There are numerous methods to design the concrete mixture. The present study has considered three mixture design techniques, viz., the American Concrete Institute (ACI), Department of Energy (DOE), and Fineness Modulus (FM) mix design methods that have potentiality to include sustainable aspects in their design procedure; two advanced and one conventional concrete mixture design method are taken as alternatives in the MCDM model. The American Concrete Institute (ACI) mix design method considers workability, consistency, strength, and durability. The main principles of the ACI method are that the w/c ratio is inversely proportional to the design strength, the bulk volume of coarse aggregate per unit volume of concrete depends on the aggregate maximum size, and fine aggregate grading. The basic assumption made by the Department of Energy (DOE) mix design method is that the strength of the concrete is governed by the water/cement ratio. The other principles of the DOE method are that fine aggregate proportion varies with aggregate maximum size and water/cement ratio. The Fineness Modulus (FM) method for concrete mix design is based on the principle that the strength of the concrete depends on the water/cement ratio and the relative proportions of fine and coarse aggregate, such that the combined aggregate needs the least amount of cement paste for full compaction. This mixture method has not directly dealt with sustainability, though it takes care about environment aspects in its design approach.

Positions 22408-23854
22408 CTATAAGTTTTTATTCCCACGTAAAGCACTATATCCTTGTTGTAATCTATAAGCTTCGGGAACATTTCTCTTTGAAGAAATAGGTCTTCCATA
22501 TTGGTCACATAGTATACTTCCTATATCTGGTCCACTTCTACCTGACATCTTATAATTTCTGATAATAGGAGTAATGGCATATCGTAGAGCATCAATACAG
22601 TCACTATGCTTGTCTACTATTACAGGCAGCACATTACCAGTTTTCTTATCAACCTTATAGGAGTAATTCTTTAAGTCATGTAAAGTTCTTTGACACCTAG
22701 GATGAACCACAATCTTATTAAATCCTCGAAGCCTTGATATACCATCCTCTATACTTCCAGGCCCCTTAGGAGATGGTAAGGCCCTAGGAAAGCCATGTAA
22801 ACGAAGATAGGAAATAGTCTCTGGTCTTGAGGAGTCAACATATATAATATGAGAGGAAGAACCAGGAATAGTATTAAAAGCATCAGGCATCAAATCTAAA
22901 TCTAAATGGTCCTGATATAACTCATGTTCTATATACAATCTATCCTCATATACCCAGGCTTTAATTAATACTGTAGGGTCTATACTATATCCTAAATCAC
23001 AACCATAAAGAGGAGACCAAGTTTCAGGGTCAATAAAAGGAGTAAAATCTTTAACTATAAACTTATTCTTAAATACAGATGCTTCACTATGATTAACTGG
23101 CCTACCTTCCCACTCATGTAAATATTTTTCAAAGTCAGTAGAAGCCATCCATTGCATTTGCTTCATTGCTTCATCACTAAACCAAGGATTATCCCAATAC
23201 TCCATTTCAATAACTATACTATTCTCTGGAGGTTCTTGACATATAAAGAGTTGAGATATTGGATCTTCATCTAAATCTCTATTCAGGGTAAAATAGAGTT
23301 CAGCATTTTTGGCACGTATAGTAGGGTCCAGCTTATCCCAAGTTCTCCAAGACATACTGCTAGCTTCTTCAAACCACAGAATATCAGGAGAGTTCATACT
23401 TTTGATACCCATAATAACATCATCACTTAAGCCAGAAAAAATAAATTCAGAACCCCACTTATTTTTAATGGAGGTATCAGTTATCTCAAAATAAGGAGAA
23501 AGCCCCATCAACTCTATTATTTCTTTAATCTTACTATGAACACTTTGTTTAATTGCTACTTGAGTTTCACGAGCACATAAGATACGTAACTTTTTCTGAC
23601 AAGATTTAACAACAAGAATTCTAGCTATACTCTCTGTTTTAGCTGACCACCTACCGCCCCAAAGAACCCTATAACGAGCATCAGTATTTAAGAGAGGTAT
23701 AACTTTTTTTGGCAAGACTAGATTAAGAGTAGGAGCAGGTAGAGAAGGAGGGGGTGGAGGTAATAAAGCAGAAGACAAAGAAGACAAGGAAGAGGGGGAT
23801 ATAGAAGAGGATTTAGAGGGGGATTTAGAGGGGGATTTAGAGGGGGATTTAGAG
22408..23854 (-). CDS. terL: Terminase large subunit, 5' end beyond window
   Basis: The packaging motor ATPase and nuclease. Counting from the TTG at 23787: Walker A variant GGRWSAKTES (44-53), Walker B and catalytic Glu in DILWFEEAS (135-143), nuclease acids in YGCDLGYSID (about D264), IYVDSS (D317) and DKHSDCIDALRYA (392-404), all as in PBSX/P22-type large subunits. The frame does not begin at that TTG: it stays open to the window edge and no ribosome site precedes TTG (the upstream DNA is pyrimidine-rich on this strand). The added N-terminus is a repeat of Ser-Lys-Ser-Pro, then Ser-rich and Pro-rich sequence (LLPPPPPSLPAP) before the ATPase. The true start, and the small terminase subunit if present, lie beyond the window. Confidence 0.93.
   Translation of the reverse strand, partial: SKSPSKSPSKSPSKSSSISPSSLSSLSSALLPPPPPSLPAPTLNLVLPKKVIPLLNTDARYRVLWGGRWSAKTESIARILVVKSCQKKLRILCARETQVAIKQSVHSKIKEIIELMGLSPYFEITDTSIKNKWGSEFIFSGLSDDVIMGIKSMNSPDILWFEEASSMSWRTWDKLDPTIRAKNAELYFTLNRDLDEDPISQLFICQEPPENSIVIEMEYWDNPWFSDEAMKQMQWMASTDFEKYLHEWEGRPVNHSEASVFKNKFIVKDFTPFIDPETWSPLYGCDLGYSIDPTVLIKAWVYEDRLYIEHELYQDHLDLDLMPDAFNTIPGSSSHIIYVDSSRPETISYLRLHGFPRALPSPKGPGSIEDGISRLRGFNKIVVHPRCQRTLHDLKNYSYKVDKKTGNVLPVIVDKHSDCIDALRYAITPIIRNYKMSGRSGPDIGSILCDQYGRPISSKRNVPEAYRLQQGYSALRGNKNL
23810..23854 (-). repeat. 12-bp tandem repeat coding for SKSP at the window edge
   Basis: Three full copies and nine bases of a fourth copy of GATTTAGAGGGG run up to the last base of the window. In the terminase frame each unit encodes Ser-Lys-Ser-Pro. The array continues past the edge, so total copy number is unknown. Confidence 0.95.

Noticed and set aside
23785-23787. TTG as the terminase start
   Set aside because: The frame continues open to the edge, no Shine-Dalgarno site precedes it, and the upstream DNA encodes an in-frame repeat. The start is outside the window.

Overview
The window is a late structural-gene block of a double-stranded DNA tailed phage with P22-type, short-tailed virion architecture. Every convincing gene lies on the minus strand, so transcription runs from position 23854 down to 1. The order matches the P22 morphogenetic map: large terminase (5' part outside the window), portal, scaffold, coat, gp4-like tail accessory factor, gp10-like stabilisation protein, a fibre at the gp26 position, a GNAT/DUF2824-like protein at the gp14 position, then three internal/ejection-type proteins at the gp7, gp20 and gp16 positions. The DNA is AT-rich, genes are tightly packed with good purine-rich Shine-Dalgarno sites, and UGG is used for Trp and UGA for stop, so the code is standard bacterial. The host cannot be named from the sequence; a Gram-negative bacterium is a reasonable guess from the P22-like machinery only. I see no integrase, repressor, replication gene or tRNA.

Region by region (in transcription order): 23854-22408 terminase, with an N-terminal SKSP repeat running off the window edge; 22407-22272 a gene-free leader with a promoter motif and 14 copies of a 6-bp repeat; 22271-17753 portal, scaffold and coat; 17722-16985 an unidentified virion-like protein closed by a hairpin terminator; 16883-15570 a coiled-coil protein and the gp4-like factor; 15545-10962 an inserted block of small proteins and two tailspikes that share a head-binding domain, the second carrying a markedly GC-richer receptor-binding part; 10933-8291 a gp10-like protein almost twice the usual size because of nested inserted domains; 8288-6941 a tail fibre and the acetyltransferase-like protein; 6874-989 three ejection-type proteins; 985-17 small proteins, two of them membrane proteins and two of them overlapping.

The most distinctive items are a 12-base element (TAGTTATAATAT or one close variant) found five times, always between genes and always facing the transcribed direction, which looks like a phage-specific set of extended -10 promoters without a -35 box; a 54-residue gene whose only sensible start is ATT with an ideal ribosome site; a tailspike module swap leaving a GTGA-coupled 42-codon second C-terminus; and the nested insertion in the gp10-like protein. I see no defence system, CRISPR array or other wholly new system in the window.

The proper proportioning of constituents of concrete with sustainable qualitative performance can make concrete manufacturing sustainable. To prepare a concrete mixture with sustainable criteria, a proper mix design method, the most acceptable concrete mixture parameters, and optimum proportions of concrete ingredients are needed. The requirements of the concrete mixture may change due to material product characteristics having social, economic, and environmental constraints. The socioeconomic characteristics of sustainable criteria in the context of concrete include improvement to quality of life and cost reduction through high quality concrete properties and additional quality control personnel, optimum materials, and long life of produced concrete.